Ideal Client Profile – Researching your ideal client

For Coaches


So, you can’t seem to find your ideal client. Watch this video so I can help you identify who they are, drill down at least two levels deeper into your niche, and figure out exactly what your ideal clients want.


Who Is Your Ideal Client

One of the biggest problems of new coaches is not being able to commit to a very specific niche. Maybe you know what I’m talking about, you might be a health coach and you might feel like you can help so many different people in so many different ways and that is amazing, but it does not serve you from a business perspective. You might be thinking, “Well, what am I really the expert in? Who can I really help? Who wants to work with me?” Or you might even feel like an imposter because you’re a new coach. That’s all normal, and we all feel like this at some point. What’s really important to understand at the beginning of your business journey is going really broad and vague creates a lackluster sort of marketing message. It creates a bland marketing message where you can’t really focus in on the very specific pain points of your target market because you’re trying to be everything to everybody. Makes sense right?

Instead of being very vague and broad, I want you to become very niche, very narrow and very specific. In order for you to do that with confidence, you need to conduct market research and profile your ideal clients so you know exactly who they are. This is going to give you the confidence to finally commit to your niche and go out there with your big message. So let me show you how to conduct market research for your business that you can implement without even spending a lot of money. You can implement this research with a small budget, or even without spending anything, even if you’re new and get the information you need to go out there with your big message.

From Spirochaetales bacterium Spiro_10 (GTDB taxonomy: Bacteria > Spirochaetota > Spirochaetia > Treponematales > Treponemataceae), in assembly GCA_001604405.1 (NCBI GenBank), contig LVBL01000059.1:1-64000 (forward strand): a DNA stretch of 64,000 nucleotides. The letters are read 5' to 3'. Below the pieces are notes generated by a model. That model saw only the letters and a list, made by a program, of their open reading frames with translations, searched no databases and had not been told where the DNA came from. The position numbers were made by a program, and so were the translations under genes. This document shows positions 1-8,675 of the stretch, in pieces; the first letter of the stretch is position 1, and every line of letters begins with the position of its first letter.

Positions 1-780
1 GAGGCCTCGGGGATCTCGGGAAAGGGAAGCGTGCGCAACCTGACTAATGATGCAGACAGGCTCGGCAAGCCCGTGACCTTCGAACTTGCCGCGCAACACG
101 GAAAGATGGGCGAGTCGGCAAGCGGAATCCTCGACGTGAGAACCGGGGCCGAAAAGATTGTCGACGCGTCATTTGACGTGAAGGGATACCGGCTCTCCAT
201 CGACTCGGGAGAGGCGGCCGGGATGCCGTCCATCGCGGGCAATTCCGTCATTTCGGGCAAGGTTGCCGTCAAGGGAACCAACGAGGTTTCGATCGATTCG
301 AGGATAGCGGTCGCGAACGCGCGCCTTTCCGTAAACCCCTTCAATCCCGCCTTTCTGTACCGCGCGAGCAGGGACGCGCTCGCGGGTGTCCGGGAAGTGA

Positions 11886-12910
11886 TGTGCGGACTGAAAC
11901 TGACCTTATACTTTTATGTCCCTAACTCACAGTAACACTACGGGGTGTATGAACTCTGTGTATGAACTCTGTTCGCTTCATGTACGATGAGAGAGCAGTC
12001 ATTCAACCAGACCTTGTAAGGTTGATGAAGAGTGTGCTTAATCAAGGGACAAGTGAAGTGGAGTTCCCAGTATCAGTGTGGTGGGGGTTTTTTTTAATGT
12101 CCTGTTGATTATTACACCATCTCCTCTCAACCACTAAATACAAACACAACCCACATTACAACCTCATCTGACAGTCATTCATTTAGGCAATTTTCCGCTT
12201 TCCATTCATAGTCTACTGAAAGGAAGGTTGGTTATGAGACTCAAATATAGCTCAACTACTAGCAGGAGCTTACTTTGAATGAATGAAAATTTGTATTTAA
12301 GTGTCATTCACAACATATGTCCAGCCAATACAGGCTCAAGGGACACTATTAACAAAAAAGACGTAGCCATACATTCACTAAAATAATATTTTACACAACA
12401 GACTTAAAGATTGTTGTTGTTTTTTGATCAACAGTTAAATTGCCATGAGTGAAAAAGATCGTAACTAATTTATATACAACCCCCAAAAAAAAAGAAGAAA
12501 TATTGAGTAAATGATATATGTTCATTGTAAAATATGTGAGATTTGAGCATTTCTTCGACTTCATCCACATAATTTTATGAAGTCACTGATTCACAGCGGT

Doing Your Market Research

Let’s dive in and let me show you exactly how you can set up an incredibly effective market research campaign including qualitative and quantitative research that will help you make the decisions you need to make right now for your niche. Let’s talk about your qualitative research first. Qualitative research is spent with the person either on the phone, on a Zoom call, or in person. What you want to do is set up a 30 to 60-minute interview with them where you have a very intimate and deep conversation to find out their biggest pains, their biggest obstacles, their biggest struggles, but also their biggest goals and where they want to go, and what their needs are right now. What you want to do is really drill down to the very specifics of their situation.

During this conversation, this prospect is going to give you the languaging, the words, the thoughts and the ideas that are key to them and that you can use in your marketing, in your program development, in your branding and in your messaging, to make you extremely attractive to your target market. In addition to having effective messaging, it will also help you feel extremely confident and clear about who your ideal client really is. There’s nothing like talking to them and really understanding how they’re feeling, how they’re thinking and the words they’re using to express their ideas and their feelings and their thoughts.